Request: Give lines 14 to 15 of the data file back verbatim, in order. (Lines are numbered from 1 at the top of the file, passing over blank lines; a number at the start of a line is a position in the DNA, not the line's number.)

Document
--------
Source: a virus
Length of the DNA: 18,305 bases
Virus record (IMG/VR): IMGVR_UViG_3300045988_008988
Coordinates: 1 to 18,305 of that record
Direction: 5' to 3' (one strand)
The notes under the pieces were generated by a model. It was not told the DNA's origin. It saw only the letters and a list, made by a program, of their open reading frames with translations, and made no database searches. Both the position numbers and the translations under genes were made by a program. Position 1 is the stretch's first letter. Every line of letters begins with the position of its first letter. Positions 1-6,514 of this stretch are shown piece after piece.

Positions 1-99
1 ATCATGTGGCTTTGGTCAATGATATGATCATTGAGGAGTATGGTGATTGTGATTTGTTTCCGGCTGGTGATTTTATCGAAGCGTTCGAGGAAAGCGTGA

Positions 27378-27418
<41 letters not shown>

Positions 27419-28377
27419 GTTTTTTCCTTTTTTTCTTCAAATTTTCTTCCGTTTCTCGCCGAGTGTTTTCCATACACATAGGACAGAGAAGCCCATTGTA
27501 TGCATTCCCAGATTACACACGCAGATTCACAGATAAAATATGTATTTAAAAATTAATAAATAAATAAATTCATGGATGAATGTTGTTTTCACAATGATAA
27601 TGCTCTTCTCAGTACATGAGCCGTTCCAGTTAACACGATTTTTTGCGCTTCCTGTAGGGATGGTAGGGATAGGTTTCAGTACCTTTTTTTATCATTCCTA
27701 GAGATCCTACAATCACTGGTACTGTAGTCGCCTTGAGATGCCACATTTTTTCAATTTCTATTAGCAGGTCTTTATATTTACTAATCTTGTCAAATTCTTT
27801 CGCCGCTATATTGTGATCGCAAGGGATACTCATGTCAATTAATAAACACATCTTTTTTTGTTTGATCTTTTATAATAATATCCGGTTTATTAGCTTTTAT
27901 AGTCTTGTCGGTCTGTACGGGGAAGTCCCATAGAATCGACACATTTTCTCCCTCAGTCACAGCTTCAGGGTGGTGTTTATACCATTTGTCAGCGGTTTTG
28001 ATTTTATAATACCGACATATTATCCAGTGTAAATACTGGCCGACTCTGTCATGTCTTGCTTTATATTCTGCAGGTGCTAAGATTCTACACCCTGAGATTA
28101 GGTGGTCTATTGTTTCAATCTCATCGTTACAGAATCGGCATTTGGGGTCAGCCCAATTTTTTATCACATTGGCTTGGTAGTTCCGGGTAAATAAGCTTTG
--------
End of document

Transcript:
27601 TGCTCTTCTCAGTACATGAGCCGTTCCAGTTAACACGATTTTTTGCGCTTCCTGTAGGGATGGTAGGGATAGGTTTCAGTACCTTTTTTTATCATTCCTA
27701 GAGATCCTACAATCACTGGTACTGTAGTCGCCTTGAGATGCCACATTTTTTCAATTTCTATTAGCAGGTCTTTATATTTACTAATCTTGTCAAATTCTTT